FROM Alvaro Bedoya
Police facial recognition databases may include you When police need participants in lineups to help victims of crime identify suspects, they have to ask permission. Not anymore. This fall, the Georgetown Law School's Center on Privacy and Technology published findings that half of all American adults are in police facial recognition networks. We spoke with the Center's executive director Alvaro Bedoya. Photo courtesy of Gene Hunt
Police facial recognition databases may include you When police need participants in lineups to help victims of crime identify suspects, they have to ask permission. Not any more. Now, with facial recognition technology, they don’t have to ask. Pictures of almost half of all American adults are now in their files. That could mean you. Photo courtesy of Gene Hunt.
Facial Recognition and Loss of Anonymity The features that make up your face are unique to you, just like your fingerprints. Think of it as your "faceprint." Facial recognition technology reads photos or videos to identify you — by name, location and any other personal information that turns up in a database. That has real value for a range of commercial uses — not to mention law enforcement. But the lack of ground rules is raising concerns about privacy and the right to control your personal data. On this special rebroadcast of To the Point, we look at facial recognition and the loss of privacy.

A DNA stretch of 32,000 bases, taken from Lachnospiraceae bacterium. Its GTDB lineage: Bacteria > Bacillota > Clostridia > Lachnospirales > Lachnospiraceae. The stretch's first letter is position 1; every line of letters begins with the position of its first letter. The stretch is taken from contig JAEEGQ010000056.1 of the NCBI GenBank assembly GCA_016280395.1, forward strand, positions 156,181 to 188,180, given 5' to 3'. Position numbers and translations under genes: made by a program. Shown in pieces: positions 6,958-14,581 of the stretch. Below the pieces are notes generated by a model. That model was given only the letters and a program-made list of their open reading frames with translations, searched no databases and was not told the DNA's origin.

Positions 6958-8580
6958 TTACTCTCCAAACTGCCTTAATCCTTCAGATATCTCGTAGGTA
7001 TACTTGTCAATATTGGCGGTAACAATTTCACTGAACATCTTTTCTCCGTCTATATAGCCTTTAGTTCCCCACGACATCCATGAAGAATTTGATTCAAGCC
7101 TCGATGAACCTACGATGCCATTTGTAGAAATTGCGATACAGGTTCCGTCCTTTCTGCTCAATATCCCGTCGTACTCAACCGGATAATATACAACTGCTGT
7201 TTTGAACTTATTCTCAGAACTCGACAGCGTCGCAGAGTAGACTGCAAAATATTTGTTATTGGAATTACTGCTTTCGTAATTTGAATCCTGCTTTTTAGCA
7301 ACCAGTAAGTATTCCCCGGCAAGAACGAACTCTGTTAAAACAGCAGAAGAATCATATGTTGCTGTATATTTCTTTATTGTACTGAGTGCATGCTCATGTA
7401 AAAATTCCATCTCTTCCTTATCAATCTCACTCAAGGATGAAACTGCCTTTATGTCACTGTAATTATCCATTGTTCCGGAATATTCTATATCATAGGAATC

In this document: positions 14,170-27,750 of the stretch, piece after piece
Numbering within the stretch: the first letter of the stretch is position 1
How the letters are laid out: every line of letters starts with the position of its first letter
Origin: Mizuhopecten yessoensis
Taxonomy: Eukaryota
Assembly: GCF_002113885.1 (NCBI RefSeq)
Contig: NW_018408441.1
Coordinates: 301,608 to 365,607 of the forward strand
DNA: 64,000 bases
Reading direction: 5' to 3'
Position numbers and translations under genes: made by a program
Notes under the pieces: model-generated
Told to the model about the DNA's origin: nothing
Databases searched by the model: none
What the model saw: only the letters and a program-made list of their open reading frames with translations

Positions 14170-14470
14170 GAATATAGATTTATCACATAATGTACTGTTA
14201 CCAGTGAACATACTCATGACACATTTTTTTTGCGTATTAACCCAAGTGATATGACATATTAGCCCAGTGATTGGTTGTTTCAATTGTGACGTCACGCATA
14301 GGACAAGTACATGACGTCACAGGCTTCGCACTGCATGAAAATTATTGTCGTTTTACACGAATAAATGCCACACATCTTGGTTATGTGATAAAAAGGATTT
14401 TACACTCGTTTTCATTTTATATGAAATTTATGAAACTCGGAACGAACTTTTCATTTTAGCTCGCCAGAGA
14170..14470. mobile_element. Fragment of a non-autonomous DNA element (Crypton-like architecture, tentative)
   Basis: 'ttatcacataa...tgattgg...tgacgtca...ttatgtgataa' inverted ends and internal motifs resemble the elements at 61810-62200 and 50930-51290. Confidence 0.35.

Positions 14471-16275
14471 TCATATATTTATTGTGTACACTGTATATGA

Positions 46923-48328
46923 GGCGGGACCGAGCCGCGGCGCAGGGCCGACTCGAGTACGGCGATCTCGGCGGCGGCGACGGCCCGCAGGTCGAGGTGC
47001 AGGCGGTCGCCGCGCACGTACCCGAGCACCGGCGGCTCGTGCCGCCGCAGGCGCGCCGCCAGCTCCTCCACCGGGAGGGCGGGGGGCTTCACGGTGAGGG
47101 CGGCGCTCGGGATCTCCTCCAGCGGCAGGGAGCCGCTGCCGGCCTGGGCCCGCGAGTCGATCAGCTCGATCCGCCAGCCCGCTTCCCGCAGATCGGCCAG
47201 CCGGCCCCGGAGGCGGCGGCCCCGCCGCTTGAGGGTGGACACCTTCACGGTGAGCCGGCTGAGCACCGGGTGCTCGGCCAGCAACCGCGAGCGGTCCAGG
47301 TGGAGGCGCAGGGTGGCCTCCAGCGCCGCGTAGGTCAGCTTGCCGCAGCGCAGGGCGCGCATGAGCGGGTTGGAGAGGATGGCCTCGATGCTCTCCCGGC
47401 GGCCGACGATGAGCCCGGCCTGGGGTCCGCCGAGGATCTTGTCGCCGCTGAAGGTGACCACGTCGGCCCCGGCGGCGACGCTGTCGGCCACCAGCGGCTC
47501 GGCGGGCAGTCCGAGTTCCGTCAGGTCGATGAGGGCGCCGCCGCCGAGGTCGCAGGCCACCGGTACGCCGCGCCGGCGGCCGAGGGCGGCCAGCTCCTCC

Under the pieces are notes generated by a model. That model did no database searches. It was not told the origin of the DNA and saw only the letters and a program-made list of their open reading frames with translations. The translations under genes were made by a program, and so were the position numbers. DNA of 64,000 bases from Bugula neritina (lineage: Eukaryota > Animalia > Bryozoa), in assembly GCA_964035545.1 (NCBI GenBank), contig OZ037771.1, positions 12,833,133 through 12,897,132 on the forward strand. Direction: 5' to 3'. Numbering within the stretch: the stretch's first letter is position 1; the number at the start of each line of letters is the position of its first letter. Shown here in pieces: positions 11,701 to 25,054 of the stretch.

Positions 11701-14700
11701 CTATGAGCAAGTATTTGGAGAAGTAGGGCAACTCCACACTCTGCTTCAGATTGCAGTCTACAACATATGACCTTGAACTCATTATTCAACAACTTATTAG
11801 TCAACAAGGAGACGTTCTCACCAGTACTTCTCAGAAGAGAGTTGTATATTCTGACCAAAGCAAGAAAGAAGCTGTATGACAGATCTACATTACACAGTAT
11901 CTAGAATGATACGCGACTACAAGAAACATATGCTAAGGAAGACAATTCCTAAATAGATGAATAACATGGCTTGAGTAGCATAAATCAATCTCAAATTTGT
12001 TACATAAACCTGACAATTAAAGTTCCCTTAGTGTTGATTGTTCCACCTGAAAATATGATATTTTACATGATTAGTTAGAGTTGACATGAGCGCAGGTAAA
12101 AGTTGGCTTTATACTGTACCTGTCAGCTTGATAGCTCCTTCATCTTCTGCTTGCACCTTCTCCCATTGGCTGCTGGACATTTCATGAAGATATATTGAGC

Facial Recognition and Loss of Anonymity Facebook and Google aren’t the only companies using Face Recognition technology. It’s a tool of law enforcement, commercial enterprises—and even churches. The lack of ground rules is raising concerns about privacy… and the right to control your personal data.
The Trump agenda: where's the beef? President Trump says big things are happening. After celebrating a House bill on health care, he doesn’t yet have Senate agreement. With James Comey’s public testimony scheduled tomorrow, the President today tweeted his selection of a new FBI Director. Is the Chief Executive all style and no substance? Later, terror attacks in Iran and conflicting claims about who’s behind them.
White House budget proposal slashes and burns President Trump's first budget request is considered dead on arrival in Congress — a familiar development in Capitol Hill. We hear what it reveals about the priorities of the new administration. What's likely to die… and what might survive?
Who's to blame for the opioid crisis? Some of the lawyers who took on Big Tobacco are now going after Big Pharma. It’s all about the deadly epidemic of opioid use. Are the drug companies to blame? What about the users? Later, on today’s Talking Point: making sense of Britain’s upset election.
Trump's 'America First' goes missing abroad In the Middle East, President Trump is changing some policies of the Obama Administration—and reversing his own campaign attacks on Islam as a religion that "hates us." We hear about his visit to Saudi Arabia and what's at stake for the rest of his foreign excursion.